Liz Truss has promised to exploit fossil fuels in the North Sea, explore fracking, and scrap green levies on energy bills, all the while “doubling down” on the Conservative manifesto commitment to reach net zero by 2050.
Now Ms Truss has been confirmed as Britain’s next prime minister, these once-theoretical positions could become government policy if she stays true to her assertion that “what you see is what you get”.
So what will a Truss premiership mean for the twin energy and climate crises facing Britain?
Exploiting North Sea oil and gas
Ms Truss backs the government position that extracting fossil fuel resources in the North Sea is crucial to building energy security.
This comes despite repeated warnings from energy experts and climate campaigners that it will not ease Britain’s energy crisis, which will see average annual household bills rise to more than £3,500 from October. That’s because it can take years to get oil and gas fields operational and, when the fuels are finally extracted, they’re sold at international prices.
At the same time, climate campaigners note that extracting and burning more fossil fuels will only further fuel the climate crisis.
The International Energy Agency has calculated that no new oil, gas or coal developments should now take place if the world wants to be net zero by 2050 and avoid the most catastrophic consequences of climate breakdown.
Ms Truss has said she backs fracking in parts of the United Kingdom provided there is community support.The Sun has reported that her government could lift the ban on extracting oil and gas via the process within days of Ms Truss becoming the new leader.
But again, climate campaigners such as Friends of the Earth, say fracking will do little to bring down bills fast and will “only lock us into expensive and polluting fossil fuels for decades to come”.
Business Secretary Kwasi Kwarteng, who is expected to be chancellor under Ms Truss, has himself said fracking won’t materially affect the price of gas.
“UK producers won’t sell shale gas to UK consumers below the market price,” he said, earlier this year. “They’re not charities.”
Green Party co-leader, Carla Denyer, said Ms Truss being selected to become prime minister is a “disaster” for the climate.
“Burning more fossil fuels will simply speed up climate breakdown, giving us more extreme heat, floods, storms and food shortages in the UK and across the world,” she said.
Scrapping green levies
Early on in the leadership contest, Ms Truss said she would halt green levies on energy bills to enable businesses to thrive while looking at the best way of delivering net zero.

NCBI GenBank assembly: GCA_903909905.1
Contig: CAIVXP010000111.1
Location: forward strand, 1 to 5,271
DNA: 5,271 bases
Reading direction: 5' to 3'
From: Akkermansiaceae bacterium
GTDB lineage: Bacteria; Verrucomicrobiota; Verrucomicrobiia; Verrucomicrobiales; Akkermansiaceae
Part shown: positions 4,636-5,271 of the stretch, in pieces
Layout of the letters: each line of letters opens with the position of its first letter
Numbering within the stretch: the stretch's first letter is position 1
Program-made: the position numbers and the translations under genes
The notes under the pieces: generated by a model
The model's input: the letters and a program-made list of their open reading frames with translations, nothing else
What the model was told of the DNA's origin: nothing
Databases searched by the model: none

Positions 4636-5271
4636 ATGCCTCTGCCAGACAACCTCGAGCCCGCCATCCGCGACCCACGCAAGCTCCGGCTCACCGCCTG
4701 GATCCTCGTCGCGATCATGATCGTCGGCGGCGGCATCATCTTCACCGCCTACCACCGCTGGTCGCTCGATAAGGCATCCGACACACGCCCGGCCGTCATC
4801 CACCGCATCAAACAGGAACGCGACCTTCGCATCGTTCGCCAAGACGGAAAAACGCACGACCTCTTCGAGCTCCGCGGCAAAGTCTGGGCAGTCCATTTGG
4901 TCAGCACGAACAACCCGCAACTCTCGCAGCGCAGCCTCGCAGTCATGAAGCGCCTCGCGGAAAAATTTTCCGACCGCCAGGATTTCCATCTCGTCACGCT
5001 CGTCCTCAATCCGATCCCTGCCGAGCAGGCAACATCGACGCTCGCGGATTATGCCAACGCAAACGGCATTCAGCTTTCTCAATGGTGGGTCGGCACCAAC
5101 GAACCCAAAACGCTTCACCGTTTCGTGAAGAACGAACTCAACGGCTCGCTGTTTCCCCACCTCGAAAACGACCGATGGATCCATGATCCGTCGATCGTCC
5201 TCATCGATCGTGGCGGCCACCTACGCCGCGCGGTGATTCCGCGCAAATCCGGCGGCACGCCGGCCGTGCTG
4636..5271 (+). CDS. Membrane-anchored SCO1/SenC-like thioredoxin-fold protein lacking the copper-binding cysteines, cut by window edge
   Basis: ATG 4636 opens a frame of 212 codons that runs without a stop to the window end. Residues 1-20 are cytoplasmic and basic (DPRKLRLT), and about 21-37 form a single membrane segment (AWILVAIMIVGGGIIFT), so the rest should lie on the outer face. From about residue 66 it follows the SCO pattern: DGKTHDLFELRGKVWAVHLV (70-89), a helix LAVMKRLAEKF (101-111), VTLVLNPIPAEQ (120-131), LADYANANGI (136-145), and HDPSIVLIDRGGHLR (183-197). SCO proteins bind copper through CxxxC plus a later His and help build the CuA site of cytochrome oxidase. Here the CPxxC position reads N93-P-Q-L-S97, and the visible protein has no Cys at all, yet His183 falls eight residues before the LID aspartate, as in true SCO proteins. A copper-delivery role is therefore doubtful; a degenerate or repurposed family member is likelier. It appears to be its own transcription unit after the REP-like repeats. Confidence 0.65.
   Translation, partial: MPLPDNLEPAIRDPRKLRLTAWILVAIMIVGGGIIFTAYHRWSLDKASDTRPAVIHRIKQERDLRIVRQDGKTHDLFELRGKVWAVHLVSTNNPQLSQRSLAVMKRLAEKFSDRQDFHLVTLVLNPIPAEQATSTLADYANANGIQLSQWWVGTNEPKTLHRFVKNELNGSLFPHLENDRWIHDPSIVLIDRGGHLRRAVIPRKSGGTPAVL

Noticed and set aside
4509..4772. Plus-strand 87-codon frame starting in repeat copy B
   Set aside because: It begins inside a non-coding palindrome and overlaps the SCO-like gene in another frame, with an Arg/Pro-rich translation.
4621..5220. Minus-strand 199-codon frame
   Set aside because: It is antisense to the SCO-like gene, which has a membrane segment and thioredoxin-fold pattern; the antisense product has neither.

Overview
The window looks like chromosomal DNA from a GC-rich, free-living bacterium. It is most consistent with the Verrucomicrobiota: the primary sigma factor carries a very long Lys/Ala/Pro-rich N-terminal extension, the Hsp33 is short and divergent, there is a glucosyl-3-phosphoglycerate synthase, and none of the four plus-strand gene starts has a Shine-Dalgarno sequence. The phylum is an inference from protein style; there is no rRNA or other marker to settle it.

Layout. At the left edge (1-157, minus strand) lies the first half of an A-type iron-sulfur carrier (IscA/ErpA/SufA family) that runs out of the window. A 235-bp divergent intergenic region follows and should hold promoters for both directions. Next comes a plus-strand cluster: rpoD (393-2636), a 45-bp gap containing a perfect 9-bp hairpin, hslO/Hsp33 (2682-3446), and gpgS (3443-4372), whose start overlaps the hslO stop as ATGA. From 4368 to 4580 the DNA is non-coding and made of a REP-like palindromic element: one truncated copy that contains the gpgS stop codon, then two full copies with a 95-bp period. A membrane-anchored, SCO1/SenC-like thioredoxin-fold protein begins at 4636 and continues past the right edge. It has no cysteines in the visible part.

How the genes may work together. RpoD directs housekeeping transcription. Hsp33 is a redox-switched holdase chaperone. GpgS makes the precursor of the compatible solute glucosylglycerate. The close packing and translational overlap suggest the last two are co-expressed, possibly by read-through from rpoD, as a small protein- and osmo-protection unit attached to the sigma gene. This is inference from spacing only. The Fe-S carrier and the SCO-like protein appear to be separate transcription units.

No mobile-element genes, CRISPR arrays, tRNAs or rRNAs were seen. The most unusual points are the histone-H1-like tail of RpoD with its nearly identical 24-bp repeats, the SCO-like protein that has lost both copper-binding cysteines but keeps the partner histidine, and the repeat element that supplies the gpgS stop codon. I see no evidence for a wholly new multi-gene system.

Those levies support renewable power in the UK and home insulation, both of which experts say are needed to bring down bills and tackle the climate crisis.
What’s more, the Energy and Climate Intelligence Unit, (ECIU), which promotes informed debate on the climate crisis and energy policy, has said the cost of gas is responsible for at least 95 per cent of the energy bill hike or the equivalent of some £2,300 per home. This means cutting green levies will do little to ease the burden of eye-watering bills on businesses while reducing support for the transition to net zero.
Ms Truss has said she supports renewable energy sources, including wind, solar, and hydrogen power.
But her commitment has been cast in doubt by her promises at leadership hustings where she vowed to stop “filling fields with paraphernalia like solar farms”.
As environment secretary between 2014 and 2016, Ms Truss cut subsidies for solar farms, describing them as “a blight on the landscape”.
She has since clarified that she supports solar on roofs, saying she would make it easier to put solar panels on the roofs of warehouses, factories, and homes. But she said what she did not support was putting solar panels on productive agricultural land because the country also faces a food security issue.
However, Joe Tetlow, a senior political adviser at the think tank Green Alliance, has said solar panels offer a reliable source of income for farmers and that climate breakdown is the biggest threat to crop yields, not solar panels.
Ms Truss has pledged to help people insulate their homes despite cutting energy levies.
However, appearing on Laura Kuenssberg’s new BBC politics show on Sunday, Ms Truss failed to mention a plan to insulate people’s homes as a long-term solution to tackling the energy or climate crises.
Green groups and anti-poverty campaigners have called on Ms Truss to kick off a nationwide insulation programme to fix leaking homes as fast as possible. Insulating people’s homes will cut energy demand and consequently bills and emissions.
Is her heart in tackling the climate crisis?
Ms Truss has signed the Conservative Environment Pledge to continue the party’s environmental leadership, deliver net zero by 2050 and halt the decline in nature by 2030.
However, Shaun Spiers, executive director of green think tank Green Alliance, previously told The Independent that Ms Truss has “never shown great enthusiasm for environmental policies”.
In previous government roles, she was relatively unwilling to engage with green groups, he said. While the foreign office was once a “powerhouse of climate diplomacy” under Ms Truss, there had been “absolutely nothing” on this front, he added.
Both Zac Goldsmith, a long-time environmentalist and minister for the International Environment in Boris Johnson’s government, and Chris Skidmore, chair of the Net Zero Support Group, supported Ms Truss to be prime minister giving environmentalists some hope yet.
The Independent has contacted Ms Truss’ team for comment.